2. The rest of you pair up and work on writing tests for open source software using Hypothesis, and fixing any bugs you find.
  3. I act in a supervisory and teaching role, running around helping people out when they get stuck or need some advice.

(Obviously there will be a code of conduct for the event. I will probably continue my habit of using Recurse Center social rules despite never having attended Recurse Center).

If this sounds like your cup of tea, coffee, or other beverage of your choice, please put your name down and I’ll keep you apprised of any further developments.

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Hypothesis 1.7.1 is out

(Note: I’ve realised that this blog has a much higher number of interested readers than the mailing list does, so I’m going to start mirroring announcements here)

As of this past Monday, Hypothesis 1.7.1 (Codename: There is no Hypothesis 1.7.0) is out.

The main feature this release adds is Python 2.6 support. Thanks hugely to Jeff Meadows for doing most of the work for getting this in.

Other features:

  • Strategies now has a permutations() function which returns a strategy yielding permutations of values from a given collection.
  • if you have a flaky test it will print the exception that it last saw before failing with Flaky, even if you do not have verbose reporting on.
  • Slightly experimental git merge script available as “python -m”. Instructions on how to use it in the docstring of that file.

This also contains two important counting related bug fixes:

  • floats() with a negative min_value would not have worked correctly (worryingly, it would have just silently failed to run any examples). This is now fixed.
  • tests using sampled_from would error if the number of sampled elements was smaller than min_satisfying_examples.

It also contains some changes to filtering that should improve performance and reliability in cases where you’re filtering by hard to satisfy conditions (although they could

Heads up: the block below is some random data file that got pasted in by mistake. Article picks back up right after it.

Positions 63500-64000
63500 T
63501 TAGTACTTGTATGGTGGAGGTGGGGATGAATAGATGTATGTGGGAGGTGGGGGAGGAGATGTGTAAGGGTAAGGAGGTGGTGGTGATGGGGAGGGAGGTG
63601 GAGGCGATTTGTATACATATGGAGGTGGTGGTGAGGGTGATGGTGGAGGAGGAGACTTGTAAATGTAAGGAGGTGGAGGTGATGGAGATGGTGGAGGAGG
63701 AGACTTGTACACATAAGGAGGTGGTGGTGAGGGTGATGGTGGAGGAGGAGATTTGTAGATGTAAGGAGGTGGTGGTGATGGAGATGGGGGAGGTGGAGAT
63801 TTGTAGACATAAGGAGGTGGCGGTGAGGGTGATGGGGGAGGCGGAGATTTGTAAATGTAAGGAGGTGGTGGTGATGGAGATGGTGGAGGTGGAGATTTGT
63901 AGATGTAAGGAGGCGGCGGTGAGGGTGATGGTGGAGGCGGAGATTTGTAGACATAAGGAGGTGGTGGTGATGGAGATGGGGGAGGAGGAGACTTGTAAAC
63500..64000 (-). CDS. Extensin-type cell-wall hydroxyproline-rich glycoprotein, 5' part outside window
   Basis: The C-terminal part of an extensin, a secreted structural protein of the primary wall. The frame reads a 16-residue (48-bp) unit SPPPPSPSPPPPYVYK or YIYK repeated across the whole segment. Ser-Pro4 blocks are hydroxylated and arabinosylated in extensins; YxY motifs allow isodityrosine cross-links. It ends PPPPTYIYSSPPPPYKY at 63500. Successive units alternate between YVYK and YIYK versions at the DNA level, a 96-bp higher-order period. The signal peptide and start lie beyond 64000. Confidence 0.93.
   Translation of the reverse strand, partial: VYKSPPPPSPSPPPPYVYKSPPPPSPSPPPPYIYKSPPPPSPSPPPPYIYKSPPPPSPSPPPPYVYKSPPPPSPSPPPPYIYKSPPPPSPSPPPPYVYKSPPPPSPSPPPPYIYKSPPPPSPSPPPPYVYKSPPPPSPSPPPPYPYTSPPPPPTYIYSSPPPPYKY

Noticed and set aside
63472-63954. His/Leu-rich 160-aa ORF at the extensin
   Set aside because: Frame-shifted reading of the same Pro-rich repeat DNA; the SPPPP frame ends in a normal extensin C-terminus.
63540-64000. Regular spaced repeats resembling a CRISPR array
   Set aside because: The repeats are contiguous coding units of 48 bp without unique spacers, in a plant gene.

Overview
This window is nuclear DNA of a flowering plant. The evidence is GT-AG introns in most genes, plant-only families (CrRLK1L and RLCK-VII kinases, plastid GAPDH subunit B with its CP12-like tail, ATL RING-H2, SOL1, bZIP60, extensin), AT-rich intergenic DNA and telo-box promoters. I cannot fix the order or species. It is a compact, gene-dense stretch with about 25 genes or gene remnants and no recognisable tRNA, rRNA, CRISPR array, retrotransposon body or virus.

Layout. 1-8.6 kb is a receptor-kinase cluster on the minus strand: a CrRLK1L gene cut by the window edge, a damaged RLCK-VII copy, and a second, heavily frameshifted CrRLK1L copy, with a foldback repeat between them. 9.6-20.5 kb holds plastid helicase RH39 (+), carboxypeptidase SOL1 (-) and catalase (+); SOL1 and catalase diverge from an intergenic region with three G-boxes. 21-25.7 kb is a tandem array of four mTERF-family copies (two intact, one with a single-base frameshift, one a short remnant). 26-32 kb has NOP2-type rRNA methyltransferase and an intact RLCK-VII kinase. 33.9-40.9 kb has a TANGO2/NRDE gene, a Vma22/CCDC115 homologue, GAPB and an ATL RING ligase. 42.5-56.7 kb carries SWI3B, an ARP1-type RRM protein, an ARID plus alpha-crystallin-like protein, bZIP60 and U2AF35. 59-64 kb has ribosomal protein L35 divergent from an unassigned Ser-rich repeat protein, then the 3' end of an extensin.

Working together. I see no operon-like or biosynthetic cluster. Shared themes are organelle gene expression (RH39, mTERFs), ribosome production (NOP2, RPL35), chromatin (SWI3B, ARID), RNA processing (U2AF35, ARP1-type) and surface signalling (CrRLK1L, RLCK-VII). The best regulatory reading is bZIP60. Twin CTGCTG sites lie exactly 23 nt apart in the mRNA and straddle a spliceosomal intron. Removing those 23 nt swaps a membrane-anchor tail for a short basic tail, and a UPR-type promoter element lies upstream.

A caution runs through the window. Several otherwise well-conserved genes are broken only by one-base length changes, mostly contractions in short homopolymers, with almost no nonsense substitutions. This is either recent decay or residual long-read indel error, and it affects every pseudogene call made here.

also hurt performance simply by virtue of enabling Hypothesis to find more examples and thus running your test more times!).

This should be a pretty safe upgrade, and given the counting bugs I would strongly encourage you to do so.

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Back-pedalling on Python 2.6

I wrote a while back that I wouldn’t support Python 2.6 unless someone paid me to. I still think this is an eminently reasonable position which I encourage most people to take.

Unfortunately I am not going to be taking it.

The problem is that I am in the course of trying to put together a business around Hypothesis, offering consulting and training around using it. This is a much easier sell to large companies, and it’s a much easier sell to companies who are already using it at least somewhat.

Unfortunately, not supporting Python 2.6 out of the box means that many large companies who might otherwise become customers cannot start using Hypothesis until they’ve paid me money, which is a much harder sell. This way in order to get a company to start using Hypothesis I only need to convince developers that it’s great, which is easy because it is,

If it were hard to support Python 2.6 I probably still wouldn’t have done so until there were some serious demand for it, but fortunately Jeff Meadows was extremely kind and did most of the hard work. It turned out to be less hard work than I thought – I think the last time I tried there was still a bunch of strange behaviour that was hard to port that I have since removed – but it was nevertheless a highly appreciated contribution.

So, at some point in the next few days we should be seeing a new minor version of Hypothesis with support for 2.6, as well as a few other minor bug fixes and new features.

If you’re just maintaining a small open source library in your spare time, I would still encourage you to not support 2.6 without a really strong financial incentive to do so, but I think for now it sadly makes sense for me to add the support for free.